Of all the women in the show, the works of Siddal and another “aspiring artist,” Georgiana Burne-Jones, stand out, Marsh says. Siddal, who eventually married Rossetti, died at 32, her health ruined by an addiction to opium, and suffering from depression. Georgiana Burne-Jones, wife of Edward, was tiny is stature but made of stern stuff.
“Georgie was a very determined little woman, and in some ways very unhappy because of the way Ned behaved,” Marsh says. “I hope I have foregrounded her own attempts at art at the beginning of her life” by showing works that have never been displayed in public before. These include ink drawings and verses that she made before she married. She also made fine woodcuts. “There was a book of fairy stories that she and Lizzie Siddal proposed to publish,” Marsh adds.
Burne-Jones had to all but give up art when her husband shut her out of the studio after the birth of their first child. “It was a tragedy,” Marsh says. “She recorded in her biography of her husband, which is also a wonderful autobiography, how she sat in the other room weeping silently.” To add insult to injury, when Edward Burne-Jones was unfaithful with the artist-model Maria Zambaco, she was allowed into his studio while his wife was not.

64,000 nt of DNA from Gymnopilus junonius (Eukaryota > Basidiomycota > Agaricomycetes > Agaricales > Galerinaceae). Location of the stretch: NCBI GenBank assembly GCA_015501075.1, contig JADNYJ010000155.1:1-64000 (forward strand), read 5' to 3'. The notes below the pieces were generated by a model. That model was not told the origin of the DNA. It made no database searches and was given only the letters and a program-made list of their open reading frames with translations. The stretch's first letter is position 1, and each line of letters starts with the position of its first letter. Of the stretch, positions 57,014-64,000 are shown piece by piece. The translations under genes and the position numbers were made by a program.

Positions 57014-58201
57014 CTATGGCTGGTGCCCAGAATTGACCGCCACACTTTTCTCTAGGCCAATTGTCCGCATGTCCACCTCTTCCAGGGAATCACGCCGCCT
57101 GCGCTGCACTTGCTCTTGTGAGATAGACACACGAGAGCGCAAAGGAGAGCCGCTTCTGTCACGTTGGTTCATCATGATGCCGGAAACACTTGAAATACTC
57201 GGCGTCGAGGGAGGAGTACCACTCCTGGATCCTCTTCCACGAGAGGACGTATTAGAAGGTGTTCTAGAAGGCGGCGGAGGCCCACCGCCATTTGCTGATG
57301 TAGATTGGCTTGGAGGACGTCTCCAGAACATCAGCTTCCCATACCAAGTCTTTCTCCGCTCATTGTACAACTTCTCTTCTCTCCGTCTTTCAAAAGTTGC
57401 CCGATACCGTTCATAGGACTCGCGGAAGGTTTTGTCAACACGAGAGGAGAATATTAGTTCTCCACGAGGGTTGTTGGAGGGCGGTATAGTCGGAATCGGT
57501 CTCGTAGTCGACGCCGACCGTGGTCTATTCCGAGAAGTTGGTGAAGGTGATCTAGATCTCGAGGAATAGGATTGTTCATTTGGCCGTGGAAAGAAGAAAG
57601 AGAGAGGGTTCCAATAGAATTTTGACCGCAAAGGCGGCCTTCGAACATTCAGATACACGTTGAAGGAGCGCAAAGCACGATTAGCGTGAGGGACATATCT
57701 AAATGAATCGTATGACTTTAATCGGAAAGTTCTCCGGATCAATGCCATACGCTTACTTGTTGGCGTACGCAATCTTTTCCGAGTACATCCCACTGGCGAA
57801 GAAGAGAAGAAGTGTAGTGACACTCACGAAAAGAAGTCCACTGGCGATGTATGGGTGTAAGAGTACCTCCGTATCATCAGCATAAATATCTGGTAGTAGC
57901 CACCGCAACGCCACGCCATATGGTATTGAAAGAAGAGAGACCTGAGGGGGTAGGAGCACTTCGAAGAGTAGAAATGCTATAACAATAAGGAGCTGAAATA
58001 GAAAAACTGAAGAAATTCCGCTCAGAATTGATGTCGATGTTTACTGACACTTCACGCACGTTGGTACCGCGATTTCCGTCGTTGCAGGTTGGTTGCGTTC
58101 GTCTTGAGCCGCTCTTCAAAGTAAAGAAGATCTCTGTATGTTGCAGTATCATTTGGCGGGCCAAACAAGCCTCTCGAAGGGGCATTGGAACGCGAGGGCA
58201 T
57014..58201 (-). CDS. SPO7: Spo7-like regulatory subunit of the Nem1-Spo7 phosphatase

Georgiana Burne-Jones was what would today be called an activist-artist. A confidant of William Morris, they were kindred spirits who stoically endured problem marriages. “She became close to Morris as he moved into politics,” Marsh says. They both believed in art for all, uniting the arts-and-crafts movement with an idiosyncratic version of socialism. She was instrumental in the founding of the South London Gallery in Camberwell, then as now a largely working-class district.
She became one Victorian Britain’s first female politicians, standing as a parish councilor in her village, which she set about reforming with zeal. Her most courageous act of political protest took place in the village of Rottingdean near Brighton on the South Coast of England. At the height of the Boer War, she stitched an anti-war banner and hung it from the family home. It declared: “We have killed and also take possession.” It caused such outrage that her nephew, the pro-war Rudyard Kipling, had to rush to save Georgiana from being mobbed. Sadly that piece of textile art has not survived.
“I would like to re-write the whole narrative of the Pre-Raphaelite women being exploited and hard done by,” Marsh says. “They were active agents in forging their own futures. They seized the opportunities, especially the models,” she says. Women like Annie Miller escaped their social class and probable fate of domestic service, she points out. Siddall was destined to be a seamstress.
“If you think of celebrity models today, someone like Kate Moss, she wants to be an active part of the creative process.” The male Pre-Raphaelites’ muses, or “stunners” as male members called them, were neither victims nor clothes horses. “They were cast in roles and made the most of them,” Marsh says.
“Pre-Raphaelite Sisters,” October 17 through January 26, 2020, National Portrait Gallery, London.
Follow Artnet News on Facebook:
Want to stay ahead of the art world? Subscribe to our newsletter to get the breaking news, eye-opening interviews, and incisive critical takes that drive the conversation forward.